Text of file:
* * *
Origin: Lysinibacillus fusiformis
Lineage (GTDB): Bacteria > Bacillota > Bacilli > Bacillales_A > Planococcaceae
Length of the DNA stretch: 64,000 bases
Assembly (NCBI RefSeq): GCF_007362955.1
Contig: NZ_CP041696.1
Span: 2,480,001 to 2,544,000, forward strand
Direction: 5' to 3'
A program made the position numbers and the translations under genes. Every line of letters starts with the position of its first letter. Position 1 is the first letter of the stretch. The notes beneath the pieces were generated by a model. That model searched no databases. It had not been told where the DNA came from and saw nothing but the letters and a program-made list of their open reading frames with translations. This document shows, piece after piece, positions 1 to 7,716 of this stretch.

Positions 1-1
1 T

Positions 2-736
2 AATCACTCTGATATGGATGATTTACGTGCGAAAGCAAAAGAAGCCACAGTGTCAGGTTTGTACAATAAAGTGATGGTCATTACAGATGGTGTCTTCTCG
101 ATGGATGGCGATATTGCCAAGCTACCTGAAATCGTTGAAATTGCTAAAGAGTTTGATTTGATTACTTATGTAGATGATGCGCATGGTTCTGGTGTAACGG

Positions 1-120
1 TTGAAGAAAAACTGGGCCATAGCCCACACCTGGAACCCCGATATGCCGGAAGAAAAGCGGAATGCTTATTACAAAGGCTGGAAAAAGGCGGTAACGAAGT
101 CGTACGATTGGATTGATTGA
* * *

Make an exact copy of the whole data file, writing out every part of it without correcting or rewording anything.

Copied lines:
Origin: Lysinibacillus fusiformis
Lineage (GTDB): Bacteria > Bacillota > Bacilli > Bacillales_A > Planococcaceae
Length of the DNA stretch: 64,000 bases
Assembly (NCBI RefSeq): GCF_007362955.1
Contig: NZ_CP041696.1
Span: 2,480,001 to 2,544,000, forward strand
Direction: 5' to 3'
A program made the position numbers and the translations under genes. Every line of letters starts with the position of its first letter. Position 1 is the first letter of the stretch. The notes beneath the pieces were generated by a model. That model searched no databases. It had not been told where the DNA came from and saw nothing but the letters and a program-made list of their open reading frames with translations. This document shows, piece after piece, positions 1 to 7,716 of this stretch.

Positions 1-1
1 T

Positions 2-736
2 AATCACTCTGATATGGATGATTTACGTGCGAAAGCAAAAGAAGCCACAGTGTCAGGTTTGTACAATAAAGTGATGGTCATTACAGATGGTGTCTTCTCG
101 ATGGATGGCGATATTGCCAAGCTACCTGAAATCGTTGAAATTGCTAAAGAGTTTGATTTGATTACTTATGTAGATGATGCGCATGGTTCTGGTGTAACGG

Positions 1-120
1 TTGAAGAAAAACTGGGCCATAGCCCACACCTGGAACCCCGATATGCCGGAAGAAAAGCGGAATGCTTATTACAAAGGCTGGAAAAAGGCGGTAACGAAGT
101 CGTACGATTGGATTGATTGA